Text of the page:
Creatine: what it is, what it is used for and what you need to know

Creatine: what it is, what it is used for and what you need to know

Have you ever heard of creatine? It is an amino acid useful for proper muscle functioning.

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Creatine is an amino acid that the body is able to synthesize in the liver that intervenes at the moment of muscle contraction. Do you know why and when to use creatine supplements?

What is creatine used for?
The human body synthesizes creatine through the liver, kidneys and pancreas, starting from three amino acids: arginine, glycine and methionine. Once produced, it is sent to where it is needed, that is to the muscles for the most part and in small doses also to the brain and heart. The daily requirement is approximately 2 grams, half of which is generally taken through food. The foods that contain it to a greater extent are: beef, pork, cod, herring, tuna and salmon.

Creatine is particularly useful for athletes who train in an intended way, since it is able to optimize the alactacid anaerobic system by facilitating the production of Adenosin tri-phosphate (ATP), an energy molecule necessary to perform muscle activity. That's why it is able to act on sports performance.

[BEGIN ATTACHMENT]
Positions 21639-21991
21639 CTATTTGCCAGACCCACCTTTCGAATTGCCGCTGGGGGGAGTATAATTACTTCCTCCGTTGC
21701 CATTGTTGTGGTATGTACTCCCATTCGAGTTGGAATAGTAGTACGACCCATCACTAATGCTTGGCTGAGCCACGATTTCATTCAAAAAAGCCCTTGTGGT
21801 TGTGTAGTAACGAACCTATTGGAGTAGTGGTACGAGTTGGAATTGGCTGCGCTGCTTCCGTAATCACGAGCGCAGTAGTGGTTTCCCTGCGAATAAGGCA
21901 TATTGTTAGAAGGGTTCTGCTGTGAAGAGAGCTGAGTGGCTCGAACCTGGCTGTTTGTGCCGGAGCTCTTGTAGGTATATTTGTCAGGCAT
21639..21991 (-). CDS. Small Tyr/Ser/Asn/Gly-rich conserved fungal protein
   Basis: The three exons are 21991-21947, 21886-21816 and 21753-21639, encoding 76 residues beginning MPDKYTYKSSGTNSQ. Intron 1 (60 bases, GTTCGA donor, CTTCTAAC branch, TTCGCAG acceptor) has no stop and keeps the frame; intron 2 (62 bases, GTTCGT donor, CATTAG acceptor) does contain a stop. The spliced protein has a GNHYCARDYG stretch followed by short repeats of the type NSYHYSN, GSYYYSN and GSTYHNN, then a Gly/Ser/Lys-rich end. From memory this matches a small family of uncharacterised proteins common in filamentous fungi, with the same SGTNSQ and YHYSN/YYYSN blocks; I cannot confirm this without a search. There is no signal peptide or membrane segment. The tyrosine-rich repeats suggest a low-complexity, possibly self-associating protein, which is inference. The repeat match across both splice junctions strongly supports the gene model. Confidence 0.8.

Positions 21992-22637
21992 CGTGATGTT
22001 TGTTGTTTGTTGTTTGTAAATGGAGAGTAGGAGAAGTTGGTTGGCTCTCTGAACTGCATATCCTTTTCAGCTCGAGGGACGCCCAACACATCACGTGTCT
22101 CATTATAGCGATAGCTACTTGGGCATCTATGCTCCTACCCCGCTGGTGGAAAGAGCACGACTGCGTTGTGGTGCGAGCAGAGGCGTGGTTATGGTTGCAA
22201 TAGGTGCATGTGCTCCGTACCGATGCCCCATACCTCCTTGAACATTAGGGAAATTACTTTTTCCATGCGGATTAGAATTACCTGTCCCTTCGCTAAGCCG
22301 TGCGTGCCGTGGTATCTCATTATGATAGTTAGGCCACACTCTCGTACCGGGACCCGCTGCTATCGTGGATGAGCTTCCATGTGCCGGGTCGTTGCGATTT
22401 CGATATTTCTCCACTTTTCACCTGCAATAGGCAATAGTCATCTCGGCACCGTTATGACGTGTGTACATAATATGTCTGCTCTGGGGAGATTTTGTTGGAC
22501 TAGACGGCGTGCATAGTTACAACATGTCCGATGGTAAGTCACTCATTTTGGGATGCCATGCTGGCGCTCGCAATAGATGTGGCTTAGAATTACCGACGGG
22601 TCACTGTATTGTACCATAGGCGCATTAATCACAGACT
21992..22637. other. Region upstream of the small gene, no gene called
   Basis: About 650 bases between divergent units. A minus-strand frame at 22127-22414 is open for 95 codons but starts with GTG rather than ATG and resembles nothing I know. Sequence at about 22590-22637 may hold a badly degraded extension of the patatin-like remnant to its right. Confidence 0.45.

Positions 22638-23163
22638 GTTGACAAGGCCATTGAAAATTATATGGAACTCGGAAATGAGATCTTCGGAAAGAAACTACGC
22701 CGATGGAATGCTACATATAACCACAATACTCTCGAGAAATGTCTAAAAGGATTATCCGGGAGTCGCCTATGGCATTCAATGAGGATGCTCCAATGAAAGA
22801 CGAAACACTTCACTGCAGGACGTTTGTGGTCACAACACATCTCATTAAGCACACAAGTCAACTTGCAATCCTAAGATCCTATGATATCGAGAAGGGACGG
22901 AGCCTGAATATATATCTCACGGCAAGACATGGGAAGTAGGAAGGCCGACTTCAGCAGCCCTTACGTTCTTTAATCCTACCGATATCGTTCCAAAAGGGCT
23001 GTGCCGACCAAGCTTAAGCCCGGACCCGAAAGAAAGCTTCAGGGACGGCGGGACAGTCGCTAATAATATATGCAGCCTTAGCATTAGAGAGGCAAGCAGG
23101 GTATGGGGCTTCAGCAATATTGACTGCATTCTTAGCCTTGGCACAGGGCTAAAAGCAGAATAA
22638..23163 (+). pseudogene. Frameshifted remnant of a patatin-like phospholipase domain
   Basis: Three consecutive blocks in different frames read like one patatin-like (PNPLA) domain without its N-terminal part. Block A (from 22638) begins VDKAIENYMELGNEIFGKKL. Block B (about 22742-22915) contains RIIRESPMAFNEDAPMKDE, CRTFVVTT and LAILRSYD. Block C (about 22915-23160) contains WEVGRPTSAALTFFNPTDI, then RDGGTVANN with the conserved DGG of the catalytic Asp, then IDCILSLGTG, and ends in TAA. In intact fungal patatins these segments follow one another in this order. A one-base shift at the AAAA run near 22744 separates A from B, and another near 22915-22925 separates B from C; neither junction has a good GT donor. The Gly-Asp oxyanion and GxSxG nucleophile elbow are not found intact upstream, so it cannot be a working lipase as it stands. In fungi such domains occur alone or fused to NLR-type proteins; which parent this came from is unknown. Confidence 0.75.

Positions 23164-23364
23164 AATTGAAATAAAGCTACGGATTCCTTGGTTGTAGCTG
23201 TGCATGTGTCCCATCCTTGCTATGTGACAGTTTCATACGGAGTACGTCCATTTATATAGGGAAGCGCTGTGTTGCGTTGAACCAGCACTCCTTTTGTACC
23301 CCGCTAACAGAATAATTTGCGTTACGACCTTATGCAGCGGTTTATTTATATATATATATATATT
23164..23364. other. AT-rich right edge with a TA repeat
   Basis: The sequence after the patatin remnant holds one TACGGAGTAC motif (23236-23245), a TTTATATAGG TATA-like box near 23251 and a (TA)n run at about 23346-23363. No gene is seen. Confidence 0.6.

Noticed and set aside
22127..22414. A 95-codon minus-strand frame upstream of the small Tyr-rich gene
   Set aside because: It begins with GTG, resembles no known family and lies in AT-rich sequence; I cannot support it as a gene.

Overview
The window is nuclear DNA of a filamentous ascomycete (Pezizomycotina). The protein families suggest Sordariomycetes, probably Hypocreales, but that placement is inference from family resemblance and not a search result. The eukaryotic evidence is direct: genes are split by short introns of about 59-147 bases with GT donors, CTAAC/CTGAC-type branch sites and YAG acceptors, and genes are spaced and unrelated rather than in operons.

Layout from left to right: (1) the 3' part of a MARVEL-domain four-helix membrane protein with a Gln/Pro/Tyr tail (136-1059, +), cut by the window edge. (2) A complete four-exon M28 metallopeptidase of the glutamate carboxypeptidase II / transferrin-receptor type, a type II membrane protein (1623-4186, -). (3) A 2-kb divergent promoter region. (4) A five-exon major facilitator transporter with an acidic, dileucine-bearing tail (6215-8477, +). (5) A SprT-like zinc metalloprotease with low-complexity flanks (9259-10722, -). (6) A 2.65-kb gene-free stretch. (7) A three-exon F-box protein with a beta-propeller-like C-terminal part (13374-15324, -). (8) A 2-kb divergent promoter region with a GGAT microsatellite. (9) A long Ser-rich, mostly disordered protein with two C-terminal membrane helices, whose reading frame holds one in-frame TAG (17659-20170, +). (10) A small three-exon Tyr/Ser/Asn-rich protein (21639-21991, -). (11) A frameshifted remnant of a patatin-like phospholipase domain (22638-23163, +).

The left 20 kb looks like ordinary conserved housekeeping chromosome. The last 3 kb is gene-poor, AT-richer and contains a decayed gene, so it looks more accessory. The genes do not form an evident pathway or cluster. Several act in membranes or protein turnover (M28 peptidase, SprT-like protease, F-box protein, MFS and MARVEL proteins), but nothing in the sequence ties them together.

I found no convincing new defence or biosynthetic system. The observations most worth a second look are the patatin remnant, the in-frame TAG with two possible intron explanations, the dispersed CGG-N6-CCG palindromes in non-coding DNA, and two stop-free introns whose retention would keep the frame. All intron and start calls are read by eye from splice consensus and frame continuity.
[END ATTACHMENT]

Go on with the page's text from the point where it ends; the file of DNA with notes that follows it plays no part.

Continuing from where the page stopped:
Creatine is especially useful for activities that aim to increase muscle mass, since it acts as an energy supply to draw on at times of maximum metabolic demand. Creatine also facilitates muscle strengthening and repair.

Creatine supplements: yes or no?
Consuming creatine supplements can only be useful in the case of a vegetarian and vegan diet, since these diet regimes exclude the main sources of creatine. Another case in which a supplement may serve is when the metabolic demand increases by virtue of intense and short physical exertion. Given its characteristics, it proves functional for bodybuilding and weight lifting exercises, while it is not very useful in view of endurance and resistance training such as running a marathon. Before deciding whether to integrate creatine or not, blood tests should be done to check the starting levels and then agree with a sports doctor on the timing and ways of supplementation. Exaggerating is not needed since the muscles are not able to store creatine beyond certain levels, it can also prove harmful to the body, so it is always good to contact a competent person and avoid do-it-yourself. Among the possible side effects of taking creatine there are: dehydration, water retention, weight gain, gastrointestinal disturbances, diarrhea, nausea, kidney problems. It should be avoided in case of dehydration in progress, if diuretics or drugs for kidney dysfunction are used and if hypersensitivity to this substance is registered.

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